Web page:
Scientific-American Profiting From Set-Top Growth (Breakfast News) August 13, 1999


Friday, August 13, 1999

"It's what you learn after you know it all that counts."
-- John Wooden

Scientific-Atlanta Profiting From Set-Top Growth

By Brian Graney (TMF Panic)

Cable set-top box maker Scientific-Atlanta (NYSE: SFA) announced last night that its fiscal fourth quarter was a barn-burner, with EPS up 32% year-over-year to $0.33, excluding gains from the sale of marketable securities. That was a nickel better than the First Call mean estimate, and the second quarter in a row of double-digit earnings growth after a weak performance in the first half of this year.

Increases in research and development spending by the company over the last few years are finally starting to pay off in terms of higher sales and bookings. Revenues of $355 million were up 17% year-over-year, while bookings rose 22% to $389 million. Leading the charge were the company's transmission and subscriber businesses, which both experienced greater than 25% sales growth during the quarter. While each of the divisions accounts for roughly an equal 40% slice of the total revenue pie, the subscriber unit tends to get more attention since it includes Scientific-Atlanta's fast-growing digital set-top box business.

Strong customer demand for its Explorer 2000 interactive digital set-top boxes allowed the company to hit its target of shipping at least 500,000 units this year. The final shipment tally was 511,000 units, with 35% of that total occurring in the fourth quarter. Approximately 230,000 Explorer 2000 boxes have been installed in cable customers' homes, and the installation rate is hitting about 20,000 units per week, up fivefold from a year ago. CEO James McDonald relayed scuttlebutt during the conference call that one cable system has installed 9,000 digital set-tops in the past two weeks alone.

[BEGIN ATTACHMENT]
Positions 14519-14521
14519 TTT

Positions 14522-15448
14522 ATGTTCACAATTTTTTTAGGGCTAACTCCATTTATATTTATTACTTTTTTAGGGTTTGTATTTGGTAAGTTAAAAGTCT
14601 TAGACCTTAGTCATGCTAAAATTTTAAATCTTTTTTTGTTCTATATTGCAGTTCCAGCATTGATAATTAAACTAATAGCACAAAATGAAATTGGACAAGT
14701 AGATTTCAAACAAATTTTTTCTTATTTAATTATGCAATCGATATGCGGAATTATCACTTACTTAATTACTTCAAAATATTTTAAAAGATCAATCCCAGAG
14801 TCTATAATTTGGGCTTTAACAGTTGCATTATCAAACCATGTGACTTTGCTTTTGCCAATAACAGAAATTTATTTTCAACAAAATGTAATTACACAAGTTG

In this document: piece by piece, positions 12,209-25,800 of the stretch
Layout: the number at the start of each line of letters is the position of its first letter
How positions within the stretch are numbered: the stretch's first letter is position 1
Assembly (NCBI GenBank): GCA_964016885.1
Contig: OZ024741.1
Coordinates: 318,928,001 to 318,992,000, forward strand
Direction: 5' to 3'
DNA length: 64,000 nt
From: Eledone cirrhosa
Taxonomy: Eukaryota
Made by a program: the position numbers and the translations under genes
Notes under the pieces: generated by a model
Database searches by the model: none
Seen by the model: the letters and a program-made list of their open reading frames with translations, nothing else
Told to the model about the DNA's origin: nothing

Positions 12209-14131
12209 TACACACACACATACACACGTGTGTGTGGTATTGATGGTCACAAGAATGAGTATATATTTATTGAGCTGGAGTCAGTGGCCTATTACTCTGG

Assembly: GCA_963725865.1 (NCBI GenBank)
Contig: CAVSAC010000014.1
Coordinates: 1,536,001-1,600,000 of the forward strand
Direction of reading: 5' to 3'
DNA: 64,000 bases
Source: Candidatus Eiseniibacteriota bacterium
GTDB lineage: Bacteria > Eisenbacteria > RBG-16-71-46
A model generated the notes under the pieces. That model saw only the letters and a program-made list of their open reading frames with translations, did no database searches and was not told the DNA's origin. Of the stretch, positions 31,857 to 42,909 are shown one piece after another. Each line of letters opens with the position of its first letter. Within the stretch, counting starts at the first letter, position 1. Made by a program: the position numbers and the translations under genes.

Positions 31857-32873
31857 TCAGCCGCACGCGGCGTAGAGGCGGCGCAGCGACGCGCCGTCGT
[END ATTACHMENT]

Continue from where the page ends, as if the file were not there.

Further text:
The accelerated growth has prompted Scientific-Atlanta to boost its digital interactive set-top production capacity to 2 million units annually from 1 million units, which follows a similar doubling of capacity last year. New models are on the way to take advantage of what the company calls an "extremely favorable initial customer reaction" to the products, suggesting the outlook for fiscal 2000 is bright.

News to Go

Drug maker Pfizer (NYSE: PFE) announced that it has halted development of its Alond drug for treating peripheral diabetic neuropathy. The company made the decision after a recent study suggested that measurements of the drug's effectiveness are "very small."

According to The New York Times, media giant Walt Disney (NYSE: DIS) is putting its Fairchild Publications magazine unit up for sale and has already received a $650 million bid. GQ and The New Yorker publisher Conde Nast Publications and Harper's Bazaar and Town & Country publisher Hearst Magazines are said to be bidding for Fairchild, whose magazines include W, Women's Wear Daily, and Jane.

A federal judge in Kansas has sided with document processing company Xerox (NYSE: XRX) in a patent-infringement dispute with computing products firm Hewlett-Packard (NYSE: HWP). As a result of the judge's decision, H-P must deliver 4,000 of its TrueRes color laser printer chips that it sold to Xerox under an earlier licensing agreement.

Funeral home and cemeteries operator Stewart Enterprises (Nasdaq: STEI) warned that intense competition from low-cost mortuaries and changing customer preferences will result in Q3 EPS $0.02 to $0.04 below the First Call mean estimate of $0.29. EPS in Q4 is expected to fall $0.06 to $0.08 shy of the estimate of $0.25, as well.

More Foolishness

The latest Daily Double focuses on one of this year's biggest stock market winners, Qualcomm... Just what is this ROIC thing you keep hearing about? Read this Foolish feature to find out... This week's StockTalk interview is with the CEO of iTurf.

Remember to start each business day with Breakfast With the Fool at 9 a.m. Let us know what you think of this feature. Send all comments and suggestions (including Foolish quotes) to the Breakfast Fools.